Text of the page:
A federal judge on Thursday sentenced the last of three defendants involved in an arson fraud scheme, which led to seven Sacramento fires, to four years, nine months in prison.
U.S. District Judge Morrison C. England Jr. also ordered 76-year-old Saber A. Shehadeh to pay $1,031,081.66 in restitution. Prosecutors had sought a 71-month sentence, saying that Shehadeh and his co-conspirators had profited handsomely from $1.4 million in insurance payments from State Farm Insurance Co.
“Shehadeh was an important part of a serious, carefully planned scheme that took place over an extended period of time, and capitalized on a fire that put the lives of his own tenants in danger, while repeatedly seeking to deceive State Farm,” U.S. Attorney McGregor W. Scott’s office said in a sentencing memorandum.
In 2009, Shehadeh’s corner grocery in downtown Sacramento wasn’t doing well. He had been convicted of food stamp fraud the year before and his Tru Value Market had been suspended from the federal program. That placed his license to sell alcohol in jeopardy, federal prosecutors said in court papers. Shehadeh bounced mortgage checks and frequently overdrew his bank account.
Then on Dec. 27, 2009, Tru Value Market was damaged in a fire. The historical building that housed the market and a building next door — also owned by Shehadeh — were destroyed by a second fire nine months later.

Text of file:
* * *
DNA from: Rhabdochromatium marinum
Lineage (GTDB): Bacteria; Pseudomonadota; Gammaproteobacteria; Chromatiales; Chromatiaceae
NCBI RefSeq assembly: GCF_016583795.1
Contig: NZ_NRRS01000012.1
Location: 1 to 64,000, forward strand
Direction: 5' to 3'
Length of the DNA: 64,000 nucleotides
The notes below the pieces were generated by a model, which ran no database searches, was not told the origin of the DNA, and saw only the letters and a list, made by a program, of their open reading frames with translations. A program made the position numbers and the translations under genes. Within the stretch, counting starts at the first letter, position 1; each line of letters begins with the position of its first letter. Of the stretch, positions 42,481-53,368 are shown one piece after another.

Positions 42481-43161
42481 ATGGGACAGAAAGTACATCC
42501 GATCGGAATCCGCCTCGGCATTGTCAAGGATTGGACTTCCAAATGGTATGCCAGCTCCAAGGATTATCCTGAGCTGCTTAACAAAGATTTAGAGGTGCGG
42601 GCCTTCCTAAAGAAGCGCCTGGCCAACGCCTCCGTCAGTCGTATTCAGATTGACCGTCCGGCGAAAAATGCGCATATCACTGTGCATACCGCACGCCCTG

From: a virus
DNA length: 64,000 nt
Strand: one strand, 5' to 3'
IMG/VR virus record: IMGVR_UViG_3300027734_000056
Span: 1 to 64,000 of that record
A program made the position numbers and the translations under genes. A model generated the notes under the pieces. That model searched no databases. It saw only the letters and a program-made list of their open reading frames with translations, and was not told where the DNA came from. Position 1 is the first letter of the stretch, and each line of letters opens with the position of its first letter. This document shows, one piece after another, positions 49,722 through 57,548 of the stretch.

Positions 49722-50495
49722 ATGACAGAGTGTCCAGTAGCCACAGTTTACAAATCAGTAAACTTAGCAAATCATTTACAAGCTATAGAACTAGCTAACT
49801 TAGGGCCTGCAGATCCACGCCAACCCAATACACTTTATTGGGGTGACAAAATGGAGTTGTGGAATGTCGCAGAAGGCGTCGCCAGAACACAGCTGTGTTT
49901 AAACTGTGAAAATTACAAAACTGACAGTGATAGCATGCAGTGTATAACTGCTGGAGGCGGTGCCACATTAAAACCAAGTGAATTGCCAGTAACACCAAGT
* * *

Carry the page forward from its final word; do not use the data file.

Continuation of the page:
The $1.03 million payment from State Farm Insurance Co. was enough to pay off the $384,000 mortgage on the building with several hundred thousand left over to invest in new businesses and share with family members, prosecutors say.
One of those family members was cousin Jamal Shehadeh, the convicted ringleader of the arson fraud scheme. According to court papers, Jamal admitting to planning the Tru Value Market fire with Saber Shehadeh and a disbarred attorney, Brian Stone. Jamal Shehadeh was paid “at least $122,000” for his troubles, prosecutors say.
Jamal Shehadeh also was accused of participating in a scheme to set fire to five other Sacramento buildings. After the buildings burned, he ordered repairs to be done by construction companies in which he had a silent interest, prosecutors say. Court papers say the scheme, in total, netted $1.4 million in insurance payments.
Prosecutors say Saber Shehadeh became a silent partner in the “supposed construction company” that was used to submit inflated invoices for post-fire cleanup to State Farm. He made a series of false statements to State Farm about the status of his market prior to the fires, and submitted fraudulent documents and made false statements about the debris removal performed after the second fire, the U.S. Attorney’s Office said.
Jamal Shehadeh pleaded guilty to two arson charges in February 2018 and was sentenced to 30 years in prison. A jury convicted Stone, the disbarred attorney who assisted in the fraud scheme, to 13 counts of mail and wire fraud in April 2018. He was sentenced to six years in prison.
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